by Ellen Nelson
I am addicted to Melissa Thal and the fabulous Nova eyelash extensions she applies at Glow Skincare in East Nashville. Sadly, after living without antihistamines for several days in preparation for allergy testing, I nearly clawed my itchy eyes out, thus ripping the extensions completely off one eye. Those little boogers are hard to get off, too. I was going crazy though, alternating between sneezing, scratching, sniffling, coughing, wheezing—you get the drift.
So now that I look like a newborn hamster with little lash nubs, I decided to check out Latisse. Hell, I had to do something. And in just a week, my lashes are growing. Hallelujah!
I figured applying this each night is a great way to make me start washing my face before I go to bed. (Yes, I’m 42 and should have been doing this for years, but sometimes I get lazy.)
If I could’ve gotten my paws on this stuff in my 20s, I would have been on it like white on rice. Who doesn’t want the lush long lashes of a Shih-Tzu, after all? Oddly enough, the young folks in our office are wary of the stuff. Why? Because human beings are highly suggestible creatures and more importantly, because commercial speech is a stepchild of the First Amendment.
The government mandates that any advertising of a product include every single possible thing that could happen to someone using the product. In the case of Latisse, which was originally used in glaucoma patients who applied drops of the product directly into the eye twice daily over a stretch of time, they are forced to list the problems that resulted in the glaucoma study.
With Latisse, the product is applied to the eyelid—just a tiny smidgen on the eyelid, my friends, once a day. It’s never applied directly into the eye, as it was in the glaucoma study, where there were reports of the iris of the eye changing color. Have there been reports of iris color change in Latisse users since it hit the market? A handful, and those reports indicate misuse of the product—like a lady who was putting drops directly into her eyes twice a day. That’s gonna happen. People can be really stupid.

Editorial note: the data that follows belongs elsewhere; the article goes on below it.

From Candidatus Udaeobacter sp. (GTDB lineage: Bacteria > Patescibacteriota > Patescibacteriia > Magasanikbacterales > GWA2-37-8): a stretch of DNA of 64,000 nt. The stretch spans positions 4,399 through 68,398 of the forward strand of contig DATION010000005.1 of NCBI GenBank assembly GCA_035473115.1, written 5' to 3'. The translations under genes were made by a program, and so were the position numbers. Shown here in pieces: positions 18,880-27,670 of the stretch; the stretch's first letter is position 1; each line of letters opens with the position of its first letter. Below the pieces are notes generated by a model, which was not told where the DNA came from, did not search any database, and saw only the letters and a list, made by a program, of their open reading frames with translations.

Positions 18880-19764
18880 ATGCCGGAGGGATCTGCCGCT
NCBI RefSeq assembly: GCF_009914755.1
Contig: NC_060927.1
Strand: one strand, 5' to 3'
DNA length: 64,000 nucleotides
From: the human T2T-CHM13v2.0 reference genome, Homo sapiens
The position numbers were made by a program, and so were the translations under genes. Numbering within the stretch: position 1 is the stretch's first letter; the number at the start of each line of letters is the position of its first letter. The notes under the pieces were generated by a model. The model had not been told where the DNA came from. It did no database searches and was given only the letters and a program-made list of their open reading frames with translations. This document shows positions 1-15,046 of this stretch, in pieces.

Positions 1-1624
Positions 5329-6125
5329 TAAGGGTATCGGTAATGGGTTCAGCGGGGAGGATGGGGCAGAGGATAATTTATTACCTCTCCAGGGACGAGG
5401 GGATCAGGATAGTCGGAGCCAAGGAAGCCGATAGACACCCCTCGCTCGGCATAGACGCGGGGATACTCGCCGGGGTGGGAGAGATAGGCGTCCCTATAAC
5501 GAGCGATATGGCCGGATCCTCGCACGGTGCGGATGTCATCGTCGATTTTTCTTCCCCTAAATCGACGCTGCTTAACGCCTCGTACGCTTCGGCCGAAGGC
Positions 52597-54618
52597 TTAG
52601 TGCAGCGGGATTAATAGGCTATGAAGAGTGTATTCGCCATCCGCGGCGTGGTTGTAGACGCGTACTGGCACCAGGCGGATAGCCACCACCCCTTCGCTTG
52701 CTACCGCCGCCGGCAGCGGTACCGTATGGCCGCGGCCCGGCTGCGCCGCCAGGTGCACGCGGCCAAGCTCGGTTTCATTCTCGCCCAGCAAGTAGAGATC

But like a wicked virus, this iris color change has spread as gospel, even though it’s not the case. It’s just how the government works, as well as how human beings react. Well humans, if you read the side effects of any medication, like say of Levaquin, a strong antibiotic that can make your tendons rupture, would you still take it if prescribed by your doctor? Probably. (I did, and yes, my Achilles tendon did rupture, and yes, it sucked.) But Levaquin doesn’t advertise, so this very real side effect isn’t heard by the masses, causing panic and a boycott of the drug. And, even with my horrific experience, I still tried Levaquin again because it works. Although, I did have to stop after my Achilles began hurting fiercely for the first time in two years.
Here’s the difference between Levaquin’s side effect and Latisse’s and what the public should consider when they read and hear about them: Levaquin was tested as an antibiotic and a side effect was tendon rupture. Products like Latisse were discovered when doctors found that glaucoma patients using the medicine experienced miraculous lash growth. It’s a perk of the product. However, it’s the side effects found from the glaucoma testing with its completely different application that Latisse must use when advertising—not their own reports.
So don’t let progress in science and accidental benefits pass you by. Just do a little research and see how the original drug testing and application differs from that of the newly marketed drug; although, if you’ve been using Latisse, you may have trouble seeing due to that thick, new fringe of lashes. Now, that’s my kind of side effect.